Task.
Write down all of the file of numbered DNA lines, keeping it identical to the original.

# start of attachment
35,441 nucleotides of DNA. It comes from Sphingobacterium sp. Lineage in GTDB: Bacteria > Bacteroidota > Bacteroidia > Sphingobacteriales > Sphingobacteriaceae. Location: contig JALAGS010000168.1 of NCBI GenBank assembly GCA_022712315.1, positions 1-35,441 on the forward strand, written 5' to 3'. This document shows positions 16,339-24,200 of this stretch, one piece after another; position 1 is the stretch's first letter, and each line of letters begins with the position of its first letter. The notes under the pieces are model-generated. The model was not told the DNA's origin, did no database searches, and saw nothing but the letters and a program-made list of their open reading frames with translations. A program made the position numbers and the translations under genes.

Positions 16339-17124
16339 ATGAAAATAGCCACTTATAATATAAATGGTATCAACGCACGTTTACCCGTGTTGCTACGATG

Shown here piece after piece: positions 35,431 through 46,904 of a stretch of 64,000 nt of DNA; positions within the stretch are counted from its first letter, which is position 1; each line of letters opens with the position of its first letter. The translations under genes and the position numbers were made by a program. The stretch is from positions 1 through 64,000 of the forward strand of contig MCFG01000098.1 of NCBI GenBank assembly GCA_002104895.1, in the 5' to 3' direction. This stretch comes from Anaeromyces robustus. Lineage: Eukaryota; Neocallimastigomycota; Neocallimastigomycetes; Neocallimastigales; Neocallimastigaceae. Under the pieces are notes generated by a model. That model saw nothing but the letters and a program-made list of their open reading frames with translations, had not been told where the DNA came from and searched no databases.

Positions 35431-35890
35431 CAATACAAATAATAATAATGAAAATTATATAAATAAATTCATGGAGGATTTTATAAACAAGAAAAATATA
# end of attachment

35,441 nucleotides of DNA. It comes from Sphingobacterium sp. Lineage in GTDB: Bacteria > Bacteroidota > Bacteroidia > Sphingobacteriales > Sphingobacteriaceae. Location: contig JALAGS010000168.1 of NCBI GenBank assembly GCA_022712315.1, positions 1-35,441 on the forward strand, written 5' to 3'. This document shows positions 16,339-24,200 of this stretch, one piece after another; position 1 is the stretch's first letter, and each line of letters begins with the position of its first letter. The notes under the pieces are model-generated. The model was not told the DNA's origin, did no database searches, and saw nothing but the letters and a program-made list of their open reading frames with translations. A program made the position numbers and the translations under genes.

Positions 16339-17124
16339 ATGAAAATAGCCACTTATAATATAAATGGTATCAACGCACGTTTACCCGTGTTGCTACGATG

Shown here piece after piece: positions 35,431 through 46,904 of a stretch of 64,000 nt of DNA; positions within the stretch are counted from its first letter, which is position 1; each line of letters opens with the position of its first letter. The translations under genes and the position numbers were made by a program. The stretch is from positions 1 through 64,000 of the forward strand of contig MCFG01000098.1 of NCBI GenBank assembly GCA_002104895.1, in the 5' to 3' direction. This stretch comes from Anaeromyces robustus. Lineage: Eukaryota; Neocallimastigomycota; Neocallimastigomycetes; Neocallimastigales; Neocallimastigaceae. Under the pieces are notes generated by a model. That model saw nothing but the letters and a program-made list of their open reading frames with translations, had not been told where the DNA came from and searched no databases.

Positions 35431-35890
35431 CAATACAAATAATAATAATGAAAATTATATAAATAAATTCATGGAGGATTTTATAAACAAGAAAAATATA